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Source: http://www.worldcentric.org/about-us/newsletter/2011/october

Finding solutions by coming together to solve problems that affect the entire planet sets the example of what is possible, of what can be accomplished through collaboration. We have empowered each other to create solutions by working in unison. This asset-based approach to helping people and the planet is a way to build enthusiasm, energy and strengthen relationships that propel people and cultures to the ‘next level’.

On behalf of TWP and the communities we serve, we would like to thank World Centric® for their continued support and innovative vision! To read more about the many ways to ally with and support TWP, please visit our partners page on our website.

Grounding Our Work Across Cultures: Indigenous Perspectives

by Eriq Acosta
Personally, I feel really sensitive and protective of our tribal communities. Although I am not a direct descendant of the Lakota I still feel responsible for keeping our communities safe.
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Solar Training in 2017
One can attempt to understand my hesitancy of bringing strangers to the reservations who want to “come see the native folks and their culture”; the thought of doing this didn’t sit well with me at first. The world, obviously not all, has historically held very skewed perspectives of Indigenous people. On one side of the spectrum, we are described as these glorious people who ate all of the buffalo and roam the plains, moving our teepees from here to there, and living off of the land. On the opposite side of this are descriptors like drunkards, poor, sickly and “without”.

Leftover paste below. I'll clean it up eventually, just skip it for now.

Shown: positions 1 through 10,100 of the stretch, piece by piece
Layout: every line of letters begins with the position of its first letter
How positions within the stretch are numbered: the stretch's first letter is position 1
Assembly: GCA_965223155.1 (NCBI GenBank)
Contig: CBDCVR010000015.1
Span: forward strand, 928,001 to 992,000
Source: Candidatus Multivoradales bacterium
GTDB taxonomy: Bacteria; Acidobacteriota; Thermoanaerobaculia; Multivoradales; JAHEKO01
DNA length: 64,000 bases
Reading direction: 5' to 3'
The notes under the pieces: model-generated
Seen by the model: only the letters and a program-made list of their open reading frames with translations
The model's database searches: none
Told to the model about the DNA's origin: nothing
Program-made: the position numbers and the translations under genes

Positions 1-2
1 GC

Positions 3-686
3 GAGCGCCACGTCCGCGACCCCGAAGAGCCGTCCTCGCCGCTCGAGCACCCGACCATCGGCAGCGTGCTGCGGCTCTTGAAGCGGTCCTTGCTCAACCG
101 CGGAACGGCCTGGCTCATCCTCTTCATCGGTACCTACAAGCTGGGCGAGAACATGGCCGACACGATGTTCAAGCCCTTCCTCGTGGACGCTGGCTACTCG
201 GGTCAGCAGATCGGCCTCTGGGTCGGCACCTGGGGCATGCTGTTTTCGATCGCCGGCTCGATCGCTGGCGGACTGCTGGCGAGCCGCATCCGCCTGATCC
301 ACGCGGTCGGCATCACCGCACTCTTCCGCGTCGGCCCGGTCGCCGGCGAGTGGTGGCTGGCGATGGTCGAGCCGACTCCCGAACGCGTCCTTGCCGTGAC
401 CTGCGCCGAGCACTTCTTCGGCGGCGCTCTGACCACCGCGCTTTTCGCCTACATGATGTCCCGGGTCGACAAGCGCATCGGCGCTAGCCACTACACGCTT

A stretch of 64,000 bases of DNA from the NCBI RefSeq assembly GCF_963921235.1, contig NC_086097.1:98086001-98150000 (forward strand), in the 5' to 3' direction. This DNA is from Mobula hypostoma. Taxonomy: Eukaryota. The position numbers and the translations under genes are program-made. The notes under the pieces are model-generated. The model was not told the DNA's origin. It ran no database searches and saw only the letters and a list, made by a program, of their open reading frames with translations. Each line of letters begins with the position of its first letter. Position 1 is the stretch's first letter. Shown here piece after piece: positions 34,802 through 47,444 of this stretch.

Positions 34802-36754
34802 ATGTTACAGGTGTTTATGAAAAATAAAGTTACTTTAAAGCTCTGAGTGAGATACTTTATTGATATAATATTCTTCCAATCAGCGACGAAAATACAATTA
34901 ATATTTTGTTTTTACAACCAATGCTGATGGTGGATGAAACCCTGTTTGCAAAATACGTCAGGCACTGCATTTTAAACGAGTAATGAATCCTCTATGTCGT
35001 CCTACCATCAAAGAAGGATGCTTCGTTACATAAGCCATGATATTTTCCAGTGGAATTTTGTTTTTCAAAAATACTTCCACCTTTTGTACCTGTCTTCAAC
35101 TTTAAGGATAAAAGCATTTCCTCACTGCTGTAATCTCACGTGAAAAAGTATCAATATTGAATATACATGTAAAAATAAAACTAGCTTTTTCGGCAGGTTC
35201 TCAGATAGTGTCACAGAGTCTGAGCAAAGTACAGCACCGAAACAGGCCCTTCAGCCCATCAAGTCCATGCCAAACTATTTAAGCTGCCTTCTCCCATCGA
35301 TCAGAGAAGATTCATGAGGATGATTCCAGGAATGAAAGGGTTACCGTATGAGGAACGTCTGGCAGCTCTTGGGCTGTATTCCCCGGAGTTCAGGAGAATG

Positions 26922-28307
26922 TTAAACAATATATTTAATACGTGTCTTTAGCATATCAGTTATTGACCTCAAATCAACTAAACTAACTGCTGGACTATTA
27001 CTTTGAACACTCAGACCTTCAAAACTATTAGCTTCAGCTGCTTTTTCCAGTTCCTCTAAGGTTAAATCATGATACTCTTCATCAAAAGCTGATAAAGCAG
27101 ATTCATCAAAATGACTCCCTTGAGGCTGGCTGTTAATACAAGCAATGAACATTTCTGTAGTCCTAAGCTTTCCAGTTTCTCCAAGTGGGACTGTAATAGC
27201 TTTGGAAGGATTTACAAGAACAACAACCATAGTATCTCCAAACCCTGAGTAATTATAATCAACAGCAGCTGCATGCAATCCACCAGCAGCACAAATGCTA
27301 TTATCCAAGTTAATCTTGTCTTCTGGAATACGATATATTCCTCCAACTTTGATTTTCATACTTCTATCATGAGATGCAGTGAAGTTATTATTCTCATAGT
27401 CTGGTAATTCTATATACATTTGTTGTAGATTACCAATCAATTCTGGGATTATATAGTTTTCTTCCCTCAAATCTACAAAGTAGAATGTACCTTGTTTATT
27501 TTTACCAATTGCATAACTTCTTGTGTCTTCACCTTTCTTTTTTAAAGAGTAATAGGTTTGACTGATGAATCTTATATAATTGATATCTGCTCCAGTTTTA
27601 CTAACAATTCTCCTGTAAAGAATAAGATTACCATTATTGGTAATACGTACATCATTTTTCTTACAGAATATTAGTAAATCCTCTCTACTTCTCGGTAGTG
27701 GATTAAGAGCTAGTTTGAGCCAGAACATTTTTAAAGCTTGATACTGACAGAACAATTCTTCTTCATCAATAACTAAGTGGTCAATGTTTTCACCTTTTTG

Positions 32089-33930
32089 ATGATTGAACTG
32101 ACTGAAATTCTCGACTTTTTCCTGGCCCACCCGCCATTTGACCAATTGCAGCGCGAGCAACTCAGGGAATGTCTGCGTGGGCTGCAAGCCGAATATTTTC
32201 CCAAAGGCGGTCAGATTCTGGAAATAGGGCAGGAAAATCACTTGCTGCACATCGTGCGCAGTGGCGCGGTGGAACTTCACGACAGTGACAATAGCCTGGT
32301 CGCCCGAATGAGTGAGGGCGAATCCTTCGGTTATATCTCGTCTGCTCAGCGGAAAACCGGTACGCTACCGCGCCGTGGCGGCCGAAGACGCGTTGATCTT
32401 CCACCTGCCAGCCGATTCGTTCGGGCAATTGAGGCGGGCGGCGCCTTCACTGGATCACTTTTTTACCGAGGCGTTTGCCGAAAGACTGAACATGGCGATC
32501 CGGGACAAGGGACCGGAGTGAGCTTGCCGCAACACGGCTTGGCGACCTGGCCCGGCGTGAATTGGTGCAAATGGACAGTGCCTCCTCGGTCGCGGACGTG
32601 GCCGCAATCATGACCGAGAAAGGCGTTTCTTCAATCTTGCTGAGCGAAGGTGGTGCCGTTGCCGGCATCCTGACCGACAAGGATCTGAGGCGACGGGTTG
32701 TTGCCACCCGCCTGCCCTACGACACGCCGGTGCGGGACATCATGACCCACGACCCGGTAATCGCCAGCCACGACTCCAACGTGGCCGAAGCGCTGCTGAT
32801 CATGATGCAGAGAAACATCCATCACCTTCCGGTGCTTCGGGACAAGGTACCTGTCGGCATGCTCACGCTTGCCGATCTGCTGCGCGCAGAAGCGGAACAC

The truth is not all of us live in teepees and eat buffalo. When traveling throughout the United States, one will find many differences and similarities between life on or off the reservation: poverty, disease, or corruption as some examples. These are not exclusive to the reservations, it is everywhere. Being an urban Mexican-Indian myself and having lived with people from urban settings and on reservations, I have seen so much beauty. Beauty in the people, the culture, and the land – it’s all around.
It’s not that I choose to turn my head to the struggles, rather I choose to fuel myself with all of that beauty so that I can continue to do the hard work that needs to be done. In Leonard Peltier’s words, “What you believe and what you do are the same thing. In Indian way, if you see your people suffering, helping them becomes absolutely necessary. It’s not a social act of charity or welfare assistance, it’s a spiritual act, a holy deed.”